I’d like to pose a bit of a philosophical question that is bound to open a can of worms, but I feel is very much worth discussing…
Who should the primary audience be for southern gospel music? Is it church folks who are already saved, or is it folks who are lost and need to hear the good news of Jesus?
I’ll bet most knee-jerk answers will be, “Well, obviously, the lost! It’s a ministry that should be reaching out to those who aren’t saved and don’t have a relationship with God.”
Ok, let’s go with that for a moment.
If you are standing on a beach, and you see a child being pulled out into the ocean, what’s the best way to help them? Do you stand on the beach and scream at them to swim harder? Is it their fault if they get swept out to sea because they didn’t try hard enough? Personally, I would hope the best answer is, “Get out there and help them!”
Let’s look at lost souls as children being pulled out to sea. They’re not going to be rescued by us standing on the safety of a beach. They need someone coming to them, reaching out to try to save them.
And yet, when it comes to southern gospel music, we ALWAYS see arguments that ultimately amount to, “You need to do things OUR way.” For example, one comment I read recently among the plethora of southern gospel Facebook groups ended like this (grammer left intact): “people need uplifting and anointed singing…not a show!”
I responded to this individual by saying, Ok, so YOU “…don’t want a show. What about the audiences that DO want a show? Are they there for the wrong reasons as well?” My question was originally aimed at, for lack of a better description, “church folks” who still enjoy clean, wholesome entertainment with a Christian message, but let’s take it a step further and include non-church folks, or “lost” individuals.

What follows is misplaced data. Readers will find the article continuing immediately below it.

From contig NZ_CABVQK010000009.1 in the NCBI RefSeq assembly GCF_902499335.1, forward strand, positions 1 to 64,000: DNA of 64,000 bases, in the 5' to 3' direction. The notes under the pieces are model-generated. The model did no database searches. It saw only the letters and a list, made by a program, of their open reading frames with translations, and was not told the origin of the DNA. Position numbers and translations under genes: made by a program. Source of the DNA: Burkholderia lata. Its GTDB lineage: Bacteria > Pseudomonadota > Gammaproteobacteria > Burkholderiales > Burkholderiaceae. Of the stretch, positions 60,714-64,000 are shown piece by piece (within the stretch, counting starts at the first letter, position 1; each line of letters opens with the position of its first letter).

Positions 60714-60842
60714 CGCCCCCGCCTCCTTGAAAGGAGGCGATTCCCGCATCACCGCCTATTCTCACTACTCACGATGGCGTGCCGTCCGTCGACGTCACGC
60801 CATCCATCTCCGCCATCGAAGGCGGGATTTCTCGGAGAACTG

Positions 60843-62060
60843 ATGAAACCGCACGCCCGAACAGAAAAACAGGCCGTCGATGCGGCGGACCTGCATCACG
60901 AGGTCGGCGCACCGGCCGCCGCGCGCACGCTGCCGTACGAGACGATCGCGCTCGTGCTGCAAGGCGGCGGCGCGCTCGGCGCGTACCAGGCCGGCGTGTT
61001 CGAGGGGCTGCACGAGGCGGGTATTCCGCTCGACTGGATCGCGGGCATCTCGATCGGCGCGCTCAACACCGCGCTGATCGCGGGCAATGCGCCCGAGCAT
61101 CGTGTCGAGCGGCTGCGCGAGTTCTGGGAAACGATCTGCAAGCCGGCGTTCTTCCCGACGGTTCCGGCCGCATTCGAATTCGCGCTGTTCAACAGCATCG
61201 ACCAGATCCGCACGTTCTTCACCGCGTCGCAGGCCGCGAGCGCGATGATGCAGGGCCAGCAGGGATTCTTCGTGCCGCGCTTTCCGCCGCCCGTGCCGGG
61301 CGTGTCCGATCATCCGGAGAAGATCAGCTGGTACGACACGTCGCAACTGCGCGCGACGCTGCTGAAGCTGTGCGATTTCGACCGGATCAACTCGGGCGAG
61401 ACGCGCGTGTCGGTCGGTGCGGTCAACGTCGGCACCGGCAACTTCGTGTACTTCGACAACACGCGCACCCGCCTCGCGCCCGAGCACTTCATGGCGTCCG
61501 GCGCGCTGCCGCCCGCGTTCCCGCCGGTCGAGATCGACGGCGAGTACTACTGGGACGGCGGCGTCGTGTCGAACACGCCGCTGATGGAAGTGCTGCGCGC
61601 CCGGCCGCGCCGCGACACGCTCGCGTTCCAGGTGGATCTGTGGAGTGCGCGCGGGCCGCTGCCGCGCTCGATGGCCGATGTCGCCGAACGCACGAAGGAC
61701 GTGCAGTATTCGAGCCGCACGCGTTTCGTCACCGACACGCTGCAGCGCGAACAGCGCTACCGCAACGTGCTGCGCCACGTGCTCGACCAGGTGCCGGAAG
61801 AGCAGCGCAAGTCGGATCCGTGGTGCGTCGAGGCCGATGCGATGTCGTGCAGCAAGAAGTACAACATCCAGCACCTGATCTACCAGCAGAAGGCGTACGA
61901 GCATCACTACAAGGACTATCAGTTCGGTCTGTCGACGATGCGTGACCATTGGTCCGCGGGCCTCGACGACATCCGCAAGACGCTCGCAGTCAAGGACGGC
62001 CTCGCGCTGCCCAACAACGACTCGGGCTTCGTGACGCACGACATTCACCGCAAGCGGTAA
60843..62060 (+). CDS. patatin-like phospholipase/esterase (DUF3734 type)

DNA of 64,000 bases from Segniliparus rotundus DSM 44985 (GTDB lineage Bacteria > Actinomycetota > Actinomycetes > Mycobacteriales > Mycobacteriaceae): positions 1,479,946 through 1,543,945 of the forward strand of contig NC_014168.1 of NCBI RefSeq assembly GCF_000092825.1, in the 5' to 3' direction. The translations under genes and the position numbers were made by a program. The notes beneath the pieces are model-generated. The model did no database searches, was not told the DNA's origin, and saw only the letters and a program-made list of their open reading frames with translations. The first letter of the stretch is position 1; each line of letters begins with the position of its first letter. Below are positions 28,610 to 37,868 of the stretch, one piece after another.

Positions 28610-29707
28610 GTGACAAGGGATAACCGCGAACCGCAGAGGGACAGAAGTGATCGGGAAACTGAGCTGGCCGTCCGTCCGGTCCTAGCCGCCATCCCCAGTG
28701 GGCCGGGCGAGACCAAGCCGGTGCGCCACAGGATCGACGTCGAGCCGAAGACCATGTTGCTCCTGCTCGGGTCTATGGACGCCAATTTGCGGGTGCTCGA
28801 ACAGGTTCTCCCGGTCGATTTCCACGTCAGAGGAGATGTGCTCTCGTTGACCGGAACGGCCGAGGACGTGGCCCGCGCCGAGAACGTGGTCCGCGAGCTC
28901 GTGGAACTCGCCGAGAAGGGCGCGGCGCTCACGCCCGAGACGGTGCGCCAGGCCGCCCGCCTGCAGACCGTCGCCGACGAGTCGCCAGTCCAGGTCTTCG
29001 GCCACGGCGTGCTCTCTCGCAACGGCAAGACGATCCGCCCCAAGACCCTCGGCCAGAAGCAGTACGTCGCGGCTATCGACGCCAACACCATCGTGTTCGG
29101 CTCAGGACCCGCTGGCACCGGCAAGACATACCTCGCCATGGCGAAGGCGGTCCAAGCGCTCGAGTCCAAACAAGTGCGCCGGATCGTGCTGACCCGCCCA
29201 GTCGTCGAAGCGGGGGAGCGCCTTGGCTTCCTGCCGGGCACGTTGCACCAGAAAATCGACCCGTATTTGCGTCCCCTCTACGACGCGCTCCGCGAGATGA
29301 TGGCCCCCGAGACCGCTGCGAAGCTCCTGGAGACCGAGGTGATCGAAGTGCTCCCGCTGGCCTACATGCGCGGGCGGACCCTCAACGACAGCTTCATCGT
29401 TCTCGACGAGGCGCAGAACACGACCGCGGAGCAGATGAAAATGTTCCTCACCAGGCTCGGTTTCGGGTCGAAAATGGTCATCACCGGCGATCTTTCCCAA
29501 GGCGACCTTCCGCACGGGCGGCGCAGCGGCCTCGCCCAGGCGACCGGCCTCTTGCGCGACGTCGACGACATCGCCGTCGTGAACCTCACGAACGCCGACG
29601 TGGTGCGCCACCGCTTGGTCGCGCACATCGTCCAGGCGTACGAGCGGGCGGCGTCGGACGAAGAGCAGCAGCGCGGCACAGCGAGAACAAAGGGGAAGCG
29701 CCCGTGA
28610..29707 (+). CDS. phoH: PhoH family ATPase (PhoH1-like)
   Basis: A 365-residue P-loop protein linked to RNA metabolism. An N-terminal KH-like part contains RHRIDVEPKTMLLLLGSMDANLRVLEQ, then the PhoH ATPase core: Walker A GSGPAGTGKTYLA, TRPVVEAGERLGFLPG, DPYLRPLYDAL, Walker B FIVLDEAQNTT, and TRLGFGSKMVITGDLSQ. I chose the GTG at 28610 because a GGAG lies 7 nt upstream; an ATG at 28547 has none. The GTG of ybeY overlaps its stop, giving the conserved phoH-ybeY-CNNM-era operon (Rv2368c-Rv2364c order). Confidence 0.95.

Shouldn’t our ministry be about reaching those people first? If so, why are we CONSTANTLY being told to stay on the beach (i.e., “Look this way, sing this style, don’t do this, don’t do that, etc.”)? People are being swept out to sea, and we’re too busy arguing about the swimwear of the people on dry land.
This analogy leads me to the conclusion that, if we’re being 100% honest, the primary audience for southern gospel music is indeed the saved. We’re so concerned about not upsetting the people in the church who like their music a VERY certain way.
And from a strictly business standpoint, this is pretty much a no-brainer. Look at the numbers. The people who purchase southern gospel music are, by and large, what we would consider “the saved.” Of COURSE, we’re going to want to keep that audience happy. Why rock the boat and risk losing your livelihood?
With that in mind, however, why do we keep calling southern gospel music a “ministry”? I mean, yes, we’re ministering to the church, but at the same time, we’re not exactly chomping at the bit to leave the beach, so to speak. When SG audiences critique artists for not doing things the way THEY like (i.e., “Their music is too worldly”), they are, in essence, saying, “I’m more concerned about what I enjoy than I am about reaching someone else.”
Don’t get me wrong; I’m not saying audiences shouldn’t be allowed to express their opinions (I’m doing so right now by writing this), nor should they be prohibited from enjoying a certain style of music. I’m just saying that, maybe it’s time we start being honest with ourselves and admit that, as an audience, we want our SG artists to “stay on the beach” and let the lifeguards handle the saving.